Fourteen commercial vans qualify for an award by Euro NCAP under new criteria that prioritize crash avoidance and driver assistance systems. Nineteen vans, covering 98 percent of European sales last year, were tested in accordance with Euro NCAP 2018 Safety Assist protocols, that include AEB, Lane Support, Speed Assistance and Occupant State Monitoring.
The new ratings encourage wider fitment of ADAS on commercial vans, show differences between brands in the systems’ performance and will help fleet operator and business owners to make safer choices. For the benefit of commercial van drivers and all road users, Euro NCAP calls for:
- Standardisation of safety equipment on commercial vans ahead of the General Safety Regulation which is still some years away.
- Better performance of advanced driver assistance systems (ADAS) on commercial vans, to match the state-of-the-art technology fitted to cars.
- Fleet operators to take responsibility for the safety of their drivers and to demand a minimum silver-level performance in Euro NCAP’s new ranking scheme when making purchasing decisions.
- Greater clarity from van manufacturers, on websites and in marketing material, regarding the safety features available on their vehicles.
The use of commercial vans has never been greater or more obvious. The worldwide pandemic and the burgeoning stay-at-home economy have resulted in a significant increase in the need for delivery vehicles. The flexibility that is offered by commercial vans makes them a preferred choice for many businesses. But, as Euro NCAP’s Secretary General, Michiel van Ratingen, points out, “Commercial vans are big and heavy compared to passenger cars so, if they crash, they can do a lot of damage and cause serious injuries to others. Nowadays, active safety systems exist which can greatly reduce the likelihood of a collision with other cars, or with pedestrians or cyclists. These technologies are already commonplace on passenger cars but much less widespread on vans. Given the millions of vans on Europe’s roads, increasing the active safety systems fitted to commercial vehicles is key to improving safety for all road users.”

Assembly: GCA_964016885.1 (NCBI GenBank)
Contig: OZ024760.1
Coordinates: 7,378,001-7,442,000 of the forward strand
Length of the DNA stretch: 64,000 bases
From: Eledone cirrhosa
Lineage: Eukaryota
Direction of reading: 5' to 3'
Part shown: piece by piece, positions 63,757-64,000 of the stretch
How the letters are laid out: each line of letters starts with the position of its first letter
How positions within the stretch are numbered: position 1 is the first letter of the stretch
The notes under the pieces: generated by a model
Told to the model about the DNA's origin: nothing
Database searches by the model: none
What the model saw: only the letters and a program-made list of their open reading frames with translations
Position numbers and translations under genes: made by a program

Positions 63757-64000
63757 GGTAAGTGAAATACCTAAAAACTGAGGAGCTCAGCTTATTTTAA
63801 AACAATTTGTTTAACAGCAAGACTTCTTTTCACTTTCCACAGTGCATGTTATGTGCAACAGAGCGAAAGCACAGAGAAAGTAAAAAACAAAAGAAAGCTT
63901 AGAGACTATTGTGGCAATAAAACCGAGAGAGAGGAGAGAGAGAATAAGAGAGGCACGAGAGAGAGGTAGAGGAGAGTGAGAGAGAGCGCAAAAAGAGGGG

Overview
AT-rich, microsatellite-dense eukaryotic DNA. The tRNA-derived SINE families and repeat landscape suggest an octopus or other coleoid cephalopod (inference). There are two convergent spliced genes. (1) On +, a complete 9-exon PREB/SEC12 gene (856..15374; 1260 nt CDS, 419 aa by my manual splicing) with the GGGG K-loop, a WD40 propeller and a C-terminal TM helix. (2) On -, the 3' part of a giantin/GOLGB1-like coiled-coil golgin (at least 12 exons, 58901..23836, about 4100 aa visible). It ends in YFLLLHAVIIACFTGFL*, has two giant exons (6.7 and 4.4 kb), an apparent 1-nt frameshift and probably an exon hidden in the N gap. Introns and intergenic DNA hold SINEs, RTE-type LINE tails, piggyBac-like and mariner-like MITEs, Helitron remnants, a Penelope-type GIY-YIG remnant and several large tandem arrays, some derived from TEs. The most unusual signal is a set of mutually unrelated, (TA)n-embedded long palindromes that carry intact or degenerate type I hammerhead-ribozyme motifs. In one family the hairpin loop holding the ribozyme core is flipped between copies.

The type of commercial vehicles tested by Euro NCAP are designed to transport goods or equipment and weigh no more than 3.5 metric tons (N1 category). They are known also known as Light Commercial Vehicles (LCVs) and a rating system has been developed to provide a simple way to compare the performance of the safety systems available on them. The driver-assistance systems tested were autonomous emergency braking (AEB), with separate tests for the system’s response to other vehicles, pedestrians and cyclists; lane support, which helps to prevent the vehicle drifting out of lane; speed assistance, which helps the driver maintain a safe speed, appropriate for the road the vehicle is on; and occupant state monitoring, which can detect whether or not the van’s occupants are wearing their 2 seat belts and are in a fit state to drive. An overall score was given to the tested vehicles, from which their ranking was established.
In this round of tests, top achievers, the Ford Transit, Mercedes-Benz Vito and VW Transporter, are awarded Gold. The Ford Transit Custom, Mercedes-Benz Sprinter, Opel/Vauxhall Vivaro, Peugeot Expert and the VW Crafter are awarded Silver. Six more vans are given the Bronze award: the Citroën Jumper and the Jumpy, FIAT Ducato, Iveco Daily, Peugeot Boxer and the Toyota PROACE. At the bottom of the list are the FIAT Talento, Opel/Vauxhall Movano, Nissan NV400, the Renault Master and Renault Trafic. The latter vans are not recommended for their general lack of safety systems.
Regarding fitment of safety technologies, there are regional differences: systems that are standard in one country may be optional in others. And vehicles which are identical except for the badge on the front, also differ in the safety they offer: AEB is an option on the Renault Master but is not available on the Nissan NV-400, which comes off the same production line.
Michiel van Ratingen says, “The first thing that struck us was how poorly vehicles in this segment are generally equipped with safety systems. Technology that is now standard on passenger cars is, almost without exception, an option on vans. Not only that but there is a huge lack of clarity about what is available in individual countries, and what functionalities the systems offer. Manufacturers really don’t make it easy for people to buy these options and we struggled hard to get hold of vans equipped with the systems we wanted to test. So, the results you see represent the absolute best that the vans will perform on the road. In all probability, there are very few vans actually on the road which are as well-equipped as the ones we tested, and that is part of our message today: manufacturers have to start taking the safety of this segment more seriously and fleet buyers should insist on choosing safety options to provide better protection for their drivers and for all road users. We want good-performing safety technology fitted as standard in this segment of the market. Gold award winners Ford, Mercedes-Benz and VW are showing the way.”